NEW YORK — Japan and four Latin American countries agreed Wednesday to further promote free trade amid rising concern about protectionism.
Japanese Foreign Minister Taro Kono and economy ministers and senior officials from the four-nation Pacific Alliance reached the agreement in a meeting on the sidelines of the U.N. General Assembly in New York, according to the Japanese Foreign Ministry.
As part of such efforts, the two sides agreed to step up cooperation in ensuring an early enforcement of the Trans-Pacific Partnership, an 11-member regional free trade agreement from which President Donald Trump withdrew the United States last year, the ministry said.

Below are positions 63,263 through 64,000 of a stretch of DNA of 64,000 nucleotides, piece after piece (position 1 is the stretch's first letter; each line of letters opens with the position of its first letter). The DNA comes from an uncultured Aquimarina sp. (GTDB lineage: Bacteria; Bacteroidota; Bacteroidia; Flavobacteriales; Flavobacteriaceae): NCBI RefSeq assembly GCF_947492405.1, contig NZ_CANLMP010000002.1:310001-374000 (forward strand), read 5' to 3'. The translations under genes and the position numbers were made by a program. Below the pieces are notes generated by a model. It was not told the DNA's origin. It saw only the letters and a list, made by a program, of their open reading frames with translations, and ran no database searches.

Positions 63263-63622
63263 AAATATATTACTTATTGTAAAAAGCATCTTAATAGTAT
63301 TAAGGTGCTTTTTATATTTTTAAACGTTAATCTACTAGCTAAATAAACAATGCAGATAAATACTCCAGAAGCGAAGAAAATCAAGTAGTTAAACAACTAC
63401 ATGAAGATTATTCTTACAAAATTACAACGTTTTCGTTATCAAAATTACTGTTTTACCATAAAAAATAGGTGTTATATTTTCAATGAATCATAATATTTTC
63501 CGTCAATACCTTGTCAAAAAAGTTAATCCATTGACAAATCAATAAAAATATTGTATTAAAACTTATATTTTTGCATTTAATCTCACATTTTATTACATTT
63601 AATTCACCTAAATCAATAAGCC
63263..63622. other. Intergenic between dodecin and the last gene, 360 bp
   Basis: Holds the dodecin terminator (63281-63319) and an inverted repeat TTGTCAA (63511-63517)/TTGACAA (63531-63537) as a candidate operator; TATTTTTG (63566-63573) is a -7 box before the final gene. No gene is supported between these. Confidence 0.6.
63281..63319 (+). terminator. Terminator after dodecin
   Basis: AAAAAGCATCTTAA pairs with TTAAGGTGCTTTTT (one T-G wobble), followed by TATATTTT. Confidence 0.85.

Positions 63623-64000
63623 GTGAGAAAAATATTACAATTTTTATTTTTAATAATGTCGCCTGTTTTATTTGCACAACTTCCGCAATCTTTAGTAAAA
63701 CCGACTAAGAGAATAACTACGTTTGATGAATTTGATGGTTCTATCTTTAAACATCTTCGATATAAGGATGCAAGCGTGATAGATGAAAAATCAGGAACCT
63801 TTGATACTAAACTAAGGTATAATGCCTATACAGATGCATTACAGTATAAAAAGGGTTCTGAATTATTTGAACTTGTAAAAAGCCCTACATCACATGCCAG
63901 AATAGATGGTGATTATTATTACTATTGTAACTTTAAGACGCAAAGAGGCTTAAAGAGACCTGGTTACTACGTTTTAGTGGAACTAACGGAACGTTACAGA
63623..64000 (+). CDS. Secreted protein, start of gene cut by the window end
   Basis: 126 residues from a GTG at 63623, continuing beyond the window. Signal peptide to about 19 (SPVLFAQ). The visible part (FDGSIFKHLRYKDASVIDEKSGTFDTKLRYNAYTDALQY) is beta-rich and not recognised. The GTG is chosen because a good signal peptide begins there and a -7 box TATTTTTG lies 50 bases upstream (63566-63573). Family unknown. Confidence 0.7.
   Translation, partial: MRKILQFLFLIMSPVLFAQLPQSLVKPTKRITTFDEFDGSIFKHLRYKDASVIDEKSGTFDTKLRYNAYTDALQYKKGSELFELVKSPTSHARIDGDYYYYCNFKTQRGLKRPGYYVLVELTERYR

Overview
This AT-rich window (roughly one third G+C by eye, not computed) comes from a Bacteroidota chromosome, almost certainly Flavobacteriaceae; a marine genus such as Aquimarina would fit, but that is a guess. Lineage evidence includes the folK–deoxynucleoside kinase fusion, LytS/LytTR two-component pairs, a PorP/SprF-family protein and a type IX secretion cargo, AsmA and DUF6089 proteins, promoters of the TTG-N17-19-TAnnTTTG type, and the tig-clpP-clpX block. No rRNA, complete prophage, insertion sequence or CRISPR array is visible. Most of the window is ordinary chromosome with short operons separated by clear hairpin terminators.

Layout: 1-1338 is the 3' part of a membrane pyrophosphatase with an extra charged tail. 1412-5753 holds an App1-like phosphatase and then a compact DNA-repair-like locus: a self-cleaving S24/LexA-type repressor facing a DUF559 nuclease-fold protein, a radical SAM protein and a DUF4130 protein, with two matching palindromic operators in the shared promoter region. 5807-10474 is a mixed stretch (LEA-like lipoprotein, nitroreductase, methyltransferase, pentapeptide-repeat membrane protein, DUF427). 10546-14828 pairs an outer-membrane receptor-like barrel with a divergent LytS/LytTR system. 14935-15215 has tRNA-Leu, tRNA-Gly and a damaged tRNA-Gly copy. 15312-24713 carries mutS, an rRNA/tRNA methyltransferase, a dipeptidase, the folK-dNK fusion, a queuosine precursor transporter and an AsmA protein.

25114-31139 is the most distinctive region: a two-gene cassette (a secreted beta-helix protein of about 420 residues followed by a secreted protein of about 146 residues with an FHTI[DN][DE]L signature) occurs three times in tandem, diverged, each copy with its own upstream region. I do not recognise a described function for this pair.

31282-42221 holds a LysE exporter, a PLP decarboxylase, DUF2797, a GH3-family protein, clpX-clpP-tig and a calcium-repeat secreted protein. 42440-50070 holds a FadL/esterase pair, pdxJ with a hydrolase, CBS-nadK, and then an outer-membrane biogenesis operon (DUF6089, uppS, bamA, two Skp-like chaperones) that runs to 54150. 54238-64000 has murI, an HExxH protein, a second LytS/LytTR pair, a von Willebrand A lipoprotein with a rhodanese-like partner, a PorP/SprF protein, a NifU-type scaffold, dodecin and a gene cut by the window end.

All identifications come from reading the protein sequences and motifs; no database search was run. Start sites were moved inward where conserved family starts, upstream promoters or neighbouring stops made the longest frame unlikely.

Of the four Pacific Alliance members, Mexico, Peru and Chile are members of the pact, now formally called the Comprehensive and Progressive Agreement for Trans-Pacific Partnership. Colombia has not only been in free trade negotiations with Japan but expressed interest in joining the regional free trade accord.
The four members of the alliance, a forum for economic cooperation, told Kono that they would like to join hands with Japan in strengthening the multilateral global trading system and safeguarding multilateralism, taking aim at Trump’s “America First” policy.
The Pacific Alliance was created in April 2011. Japan has observer status with the group, which it sees as having potential as a supplier of natural resources and foodstuffs.
In a separate meeting, hosted by the European Union in New York, Kono announced about $10 million in aid to support citizens and internally displaced people in Syria, the Japanese ministry said.
The aid through the World Health Organization was intended to provide a stable supply of health and medical services in the war-torn Middle East country.